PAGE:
If he accepted poverty, he also knew, somewhere in his soul, it wouldn’t last forever. Parker was right. Today he lives the artist’s dream and it does not include starvation or a cold garret. Parker is one of the few Canadian artists paid in advance just to paint. Every month a cheque arrives from the galleries representing Parker, allowing him to concentrate on his work.

“They call me monthly and ask how is it going. I always tell them I’ve just come back from holidays. The truth is I work very hard and they have total confidence in what I will achieve.”

He explains this is also part of the long view. By working eight hours a day on his paintings, Parker is producing a large body of work that will one day, he hopes, fulfill its historic goal. Only then will future critics be able to see if Parker’s vision remained consistent throughout his career; only against a volume of work will they be able to analyse a given canvas and see how it relates to the whole. Only then will Parker’s paintings have a chance to become part of Canadian art history.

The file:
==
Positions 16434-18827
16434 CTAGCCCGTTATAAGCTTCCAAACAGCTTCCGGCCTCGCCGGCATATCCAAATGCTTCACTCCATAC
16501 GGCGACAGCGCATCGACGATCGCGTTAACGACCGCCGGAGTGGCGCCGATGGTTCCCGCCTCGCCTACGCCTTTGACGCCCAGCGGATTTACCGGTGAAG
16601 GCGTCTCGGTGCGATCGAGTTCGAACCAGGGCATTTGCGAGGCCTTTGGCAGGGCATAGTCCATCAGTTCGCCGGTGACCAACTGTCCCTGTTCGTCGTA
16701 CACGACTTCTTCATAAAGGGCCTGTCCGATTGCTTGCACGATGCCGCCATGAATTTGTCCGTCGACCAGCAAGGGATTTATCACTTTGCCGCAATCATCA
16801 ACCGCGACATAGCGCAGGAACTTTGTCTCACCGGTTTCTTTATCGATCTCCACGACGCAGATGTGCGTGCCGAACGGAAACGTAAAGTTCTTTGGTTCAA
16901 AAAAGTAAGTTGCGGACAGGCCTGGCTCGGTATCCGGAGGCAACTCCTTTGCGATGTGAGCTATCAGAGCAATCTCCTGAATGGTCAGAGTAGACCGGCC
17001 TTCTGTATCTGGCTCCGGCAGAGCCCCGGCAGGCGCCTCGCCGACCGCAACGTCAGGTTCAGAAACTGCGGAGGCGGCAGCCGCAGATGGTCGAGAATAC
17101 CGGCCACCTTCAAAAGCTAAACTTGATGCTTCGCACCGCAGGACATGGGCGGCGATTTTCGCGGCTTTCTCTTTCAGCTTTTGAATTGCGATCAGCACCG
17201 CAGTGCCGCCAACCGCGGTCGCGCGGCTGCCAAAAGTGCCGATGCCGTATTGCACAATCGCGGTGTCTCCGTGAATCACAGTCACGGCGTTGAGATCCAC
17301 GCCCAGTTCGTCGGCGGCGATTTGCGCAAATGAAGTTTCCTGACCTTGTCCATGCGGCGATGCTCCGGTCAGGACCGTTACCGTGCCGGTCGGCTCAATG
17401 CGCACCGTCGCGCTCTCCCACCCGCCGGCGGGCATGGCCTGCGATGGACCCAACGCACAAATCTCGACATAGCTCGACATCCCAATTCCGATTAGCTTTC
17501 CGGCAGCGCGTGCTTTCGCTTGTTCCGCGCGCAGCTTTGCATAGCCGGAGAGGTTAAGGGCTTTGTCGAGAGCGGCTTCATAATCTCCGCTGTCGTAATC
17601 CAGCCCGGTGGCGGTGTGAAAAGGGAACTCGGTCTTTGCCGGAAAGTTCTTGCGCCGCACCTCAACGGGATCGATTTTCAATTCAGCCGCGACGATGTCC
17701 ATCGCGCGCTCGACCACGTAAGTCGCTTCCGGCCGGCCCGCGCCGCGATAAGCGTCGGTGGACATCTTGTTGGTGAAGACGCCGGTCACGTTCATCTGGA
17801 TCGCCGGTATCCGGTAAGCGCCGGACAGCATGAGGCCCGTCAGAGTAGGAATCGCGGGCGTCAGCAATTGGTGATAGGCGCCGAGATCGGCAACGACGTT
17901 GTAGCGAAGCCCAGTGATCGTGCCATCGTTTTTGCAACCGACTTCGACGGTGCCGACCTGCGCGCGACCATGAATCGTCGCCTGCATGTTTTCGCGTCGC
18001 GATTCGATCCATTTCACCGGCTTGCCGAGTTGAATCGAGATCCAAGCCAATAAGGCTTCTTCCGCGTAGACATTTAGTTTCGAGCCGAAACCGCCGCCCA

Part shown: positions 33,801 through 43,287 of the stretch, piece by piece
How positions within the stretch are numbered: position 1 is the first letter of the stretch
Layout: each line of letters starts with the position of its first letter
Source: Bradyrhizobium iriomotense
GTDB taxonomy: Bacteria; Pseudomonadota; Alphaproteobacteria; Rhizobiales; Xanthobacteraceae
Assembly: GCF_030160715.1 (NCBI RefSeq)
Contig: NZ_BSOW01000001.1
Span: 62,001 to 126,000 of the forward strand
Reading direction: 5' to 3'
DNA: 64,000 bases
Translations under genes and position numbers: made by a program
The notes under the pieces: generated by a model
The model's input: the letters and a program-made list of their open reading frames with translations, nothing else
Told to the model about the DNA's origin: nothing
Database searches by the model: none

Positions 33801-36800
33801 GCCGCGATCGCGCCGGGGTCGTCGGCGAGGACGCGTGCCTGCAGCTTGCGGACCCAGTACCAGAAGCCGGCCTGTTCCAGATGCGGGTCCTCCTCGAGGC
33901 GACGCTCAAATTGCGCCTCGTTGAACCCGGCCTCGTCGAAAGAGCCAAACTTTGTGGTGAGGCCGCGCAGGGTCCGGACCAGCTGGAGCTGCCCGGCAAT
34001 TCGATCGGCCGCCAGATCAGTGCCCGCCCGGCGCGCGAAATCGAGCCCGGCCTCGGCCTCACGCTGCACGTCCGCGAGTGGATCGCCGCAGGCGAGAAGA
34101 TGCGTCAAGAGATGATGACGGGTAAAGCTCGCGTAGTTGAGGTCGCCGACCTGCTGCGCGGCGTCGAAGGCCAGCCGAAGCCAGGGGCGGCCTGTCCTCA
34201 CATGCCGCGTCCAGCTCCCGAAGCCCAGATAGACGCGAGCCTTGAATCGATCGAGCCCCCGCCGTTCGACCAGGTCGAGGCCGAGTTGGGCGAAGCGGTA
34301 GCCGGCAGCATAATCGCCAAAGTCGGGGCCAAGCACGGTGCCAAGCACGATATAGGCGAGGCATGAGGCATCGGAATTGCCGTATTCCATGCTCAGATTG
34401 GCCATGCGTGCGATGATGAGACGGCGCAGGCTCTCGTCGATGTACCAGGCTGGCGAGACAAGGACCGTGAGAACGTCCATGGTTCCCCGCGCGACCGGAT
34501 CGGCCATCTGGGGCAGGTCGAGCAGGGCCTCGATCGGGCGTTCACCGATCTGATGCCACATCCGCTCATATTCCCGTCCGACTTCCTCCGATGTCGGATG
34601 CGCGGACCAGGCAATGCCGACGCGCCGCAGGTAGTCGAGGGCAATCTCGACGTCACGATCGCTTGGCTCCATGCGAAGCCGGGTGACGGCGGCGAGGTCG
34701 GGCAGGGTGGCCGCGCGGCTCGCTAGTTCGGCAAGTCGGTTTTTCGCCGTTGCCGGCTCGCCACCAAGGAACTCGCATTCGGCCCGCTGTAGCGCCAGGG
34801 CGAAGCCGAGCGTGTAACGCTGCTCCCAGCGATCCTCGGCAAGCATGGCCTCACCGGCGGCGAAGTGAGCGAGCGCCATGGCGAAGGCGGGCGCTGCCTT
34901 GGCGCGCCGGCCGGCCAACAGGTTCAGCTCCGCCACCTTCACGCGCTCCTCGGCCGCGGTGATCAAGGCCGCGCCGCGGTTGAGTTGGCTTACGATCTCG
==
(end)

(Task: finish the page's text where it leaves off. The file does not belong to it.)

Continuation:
Achieving such a goal would be unlikely, says Parker, without the support of the galleries representing him. “These guys that I am dealing with, I am probably on board with for life. It’s a long term perspective where everything develops: the quality of the work, the income, their reputation in dealing with the work.”Seeing Parker’s canvases leaves no mystery as to why his galleries have made such a commitment to his future.

The views are stunning. These are not, however, depictions of actual places. Parker paints mythological landscapes, new territories that do not exist in the real world, those many who see his paintings think they have been to or know of the places rendered on canvas.